The United States, despite being a wealthy, developed country that is progressive in its ideals of equality, freedom and opportunity, has lagged behind in the recognition of children’s rights. It is the only country in the United Nations that has yet to ratify the U.N. Convention on the Rights of the Child. Today, the ramifications of neglecting children’s rights are stark, as issues such as child marriage, which remains legal in over 40 U.S. states, are pervasive.
Charged with the desire to advance children’s rights and make his city a model for the nation, Houston Mayor Sylvester Turner became a champion for the cause in 2019 by becoming the first mayor in the United States to sign UNICEF’s Global Child Friendly Cities Initiative Manifesto.
The importance of this focus cannot be overstated. A quarter of Houston’s population is under the age of 18, and they are overwhelmingly people of color — 80% were identified as a race other than White alone, according to American Community Survey 1-Year Data for 2022.
These children truly represent another wave of demographic transformation, the kind that Dr. Stephen Klineberg long studied in Houston. He would be quick to warn us: Ignoring their needs today will threaten our city’s future prosperity.
This population also contends with the long odds of intergenerational poverty: About 34% of Houston’s children live in households earning below the poverty line, and 40% live in households receiving some form of public assistance. In addition, the Kinder Institute’s own analysis has found that renter households with children are far more likely to be cost-burdened by rent, with 80% of two-parent households and 88% of single-parent households overextending their budgets on housing.
Issues as great as those affecting children today cannot adequately be addressed without collective effort and support from municipal governments. However, the brunt of responsibility to address issues affecting our children often falls on school districts, which are often limited in resources and bandwidth.
To carry out the goals of the manifesto set in 2019, the Mayor’s Office of Education and Youth Engagement, in collaboration with UNICEF USA and municipal leadership, developed and implemented the City of Houston Child Friendly Cities Initiative Action Plan. Carrying out this vision and earning the UNICEF designation, which is shared by 3,000 municipalities worldwide, marks a commitment to legitimize children’s rights and make Houston a safer and more equitable place for all children.
As part of becoming a Child Friendly City, a situational analysis identified three priority issue areas — emergency preparedness, mental health and youth participation. This analysis pulled in information from our own assessments and surveys as well as work by others, including the Kinder Institute. For example, a 2021 Houston Education Research Consortium survey for Houston ISD found that more than half of students in the district experienced a mental health challenge in the year leading up to the survey.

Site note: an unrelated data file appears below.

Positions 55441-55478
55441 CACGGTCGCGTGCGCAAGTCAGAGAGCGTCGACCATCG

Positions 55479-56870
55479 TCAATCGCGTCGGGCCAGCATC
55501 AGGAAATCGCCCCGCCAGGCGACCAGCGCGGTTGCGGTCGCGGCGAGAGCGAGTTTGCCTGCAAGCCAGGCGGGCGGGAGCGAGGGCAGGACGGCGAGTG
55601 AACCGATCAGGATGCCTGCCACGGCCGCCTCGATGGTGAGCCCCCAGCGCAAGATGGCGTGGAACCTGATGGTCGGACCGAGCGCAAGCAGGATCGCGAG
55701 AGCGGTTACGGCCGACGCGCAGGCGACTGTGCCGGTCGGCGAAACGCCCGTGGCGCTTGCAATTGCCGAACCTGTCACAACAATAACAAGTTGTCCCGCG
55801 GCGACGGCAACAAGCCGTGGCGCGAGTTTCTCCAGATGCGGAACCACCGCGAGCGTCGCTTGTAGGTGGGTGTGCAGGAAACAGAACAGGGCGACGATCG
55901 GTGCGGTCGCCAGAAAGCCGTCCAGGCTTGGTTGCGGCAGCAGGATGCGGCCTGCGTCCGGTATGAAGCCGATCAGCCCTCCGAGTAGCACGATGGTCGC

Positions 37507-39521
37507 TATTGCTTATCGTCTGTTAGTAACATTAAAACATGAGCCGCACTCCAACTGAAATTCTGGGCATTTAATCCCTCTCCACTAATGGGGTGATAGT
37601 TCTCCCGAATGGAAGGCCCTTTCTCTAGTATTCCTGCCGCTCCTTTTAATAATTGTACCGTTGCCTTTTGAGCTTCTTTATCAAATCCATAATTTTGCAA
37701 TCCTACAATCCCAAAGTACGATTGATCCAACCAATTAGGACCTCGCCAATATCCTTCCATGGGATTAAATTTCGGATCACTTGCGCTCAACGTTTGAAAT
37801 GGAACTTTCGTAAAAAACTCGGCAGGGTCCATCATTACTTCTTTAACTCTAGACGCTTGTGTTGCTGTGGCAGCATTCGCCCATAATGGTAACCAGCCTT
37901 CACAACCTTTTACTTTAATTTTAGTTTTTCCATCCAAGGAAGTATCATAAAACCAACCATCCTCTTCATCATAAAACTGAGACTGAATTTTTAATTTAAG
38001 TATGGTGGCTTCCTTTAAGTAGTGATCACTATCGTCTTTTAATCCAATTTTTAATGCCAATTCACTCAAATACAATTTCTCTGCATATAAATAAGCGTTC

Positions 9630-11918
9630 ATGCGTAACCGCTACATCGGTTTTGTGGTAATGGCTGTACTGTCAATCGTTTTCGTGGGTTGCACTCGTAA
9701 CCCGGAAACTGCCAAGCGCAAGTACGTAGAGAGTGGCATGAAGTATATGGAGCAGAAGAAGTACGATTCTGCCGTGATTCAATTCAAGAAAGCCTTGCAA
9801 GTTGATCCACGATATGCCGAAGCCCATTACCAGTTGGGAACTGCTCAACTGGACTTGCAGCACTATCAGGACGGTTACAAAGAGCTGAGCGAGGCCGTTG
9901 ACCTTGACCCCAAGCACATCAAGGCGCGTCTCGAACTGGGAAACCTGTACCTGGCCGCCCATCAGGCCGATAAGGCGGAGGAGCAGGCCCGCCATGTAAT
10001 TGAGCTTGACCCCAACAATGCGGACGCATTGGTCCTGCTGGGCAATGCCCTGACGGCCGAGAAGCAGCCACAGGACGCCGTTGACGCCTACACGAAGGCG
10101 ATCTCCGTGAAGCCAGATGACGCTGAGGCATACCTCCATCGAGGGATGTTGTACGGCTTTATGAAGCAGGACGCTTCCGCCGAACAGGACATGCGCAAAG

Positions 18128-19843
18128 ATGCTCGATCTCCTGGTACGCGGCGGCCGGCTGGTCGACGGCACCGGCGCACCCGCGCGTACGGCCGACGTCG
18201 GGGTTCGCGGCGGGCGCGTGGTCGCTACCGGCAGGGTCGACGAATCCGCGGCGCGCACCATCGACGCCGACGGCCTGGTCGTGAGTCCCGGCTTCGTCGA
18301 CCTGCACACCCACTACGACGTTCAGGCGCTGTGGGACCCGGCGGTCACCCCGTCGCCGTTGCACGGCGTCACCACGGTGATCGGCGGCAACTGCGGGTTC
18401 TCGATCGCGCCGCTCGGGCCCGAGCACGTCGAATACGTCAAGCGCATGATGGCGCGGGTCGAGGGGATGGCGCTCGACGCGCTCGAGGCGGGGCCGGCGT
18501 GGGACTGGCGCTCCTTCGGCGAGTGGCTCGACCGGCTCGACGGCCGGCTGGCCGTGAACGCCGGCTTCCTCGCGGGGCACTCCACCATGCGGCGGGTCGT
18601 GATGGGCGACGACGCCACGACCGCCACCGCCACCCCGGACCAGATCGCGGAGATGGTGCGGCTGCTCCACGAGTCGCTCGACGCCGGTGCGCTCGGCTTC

Fortunately, the municipal and youth leadership in Houston has been working diligently to help address these issues.
The city has developed a youth-friendly mental health guide, hosted mental health and youth advocacy trainings, and garnered signatures for a Children’s Outdoor Bill of Rights recognized by Turner. We have also launched an emergency preparedness social media campaign and created a podcast featuring important intergenerational conversations about children’s and youth issues.
The mayor’s office has also worked to develop equitable access to early childhood education, mental health support, career and professional development, financial literacy and civic engagement for young people. With the Mayor’s Youth Council and other programs, young people’s rights, voices, needs and priorities are being integrated into public policies, programs and decisions, both within city departments and community organizations.
The Child Friendly Cities Initiative and other initiatives like it are important because they engage a vast number of residents who are often marginalized because of their age. Houston youth leaders have been able to harness their lived experiences and provide insight and creative ideas for local solutions. Empowering youth to sit at the forefront of change in the community has enabled them to become the stakeholders of their own futures and has created an opportunity for collaboration among adults and youth to best address youth issues.
With a commitment from municipal leadership to be a champion of children’s rights, Houston is emerging as a leader and a model for the U.S. Now we need more city leaders to follow and recognize children as partners, collaborators and rights-bearers.
Olivera Jankovska is Director of Education and Youth Engagement for the Office of Mayor Sylvester Turner. Jennifer Hamad, who is an intern in the Mayor’s Office of Education and Youth Engagement, also contributed to this article.
The views, information or opinions expressed in Urban Edge posts are those of the author and do not necessarily represent those of the Kinder Institute for Urban Research.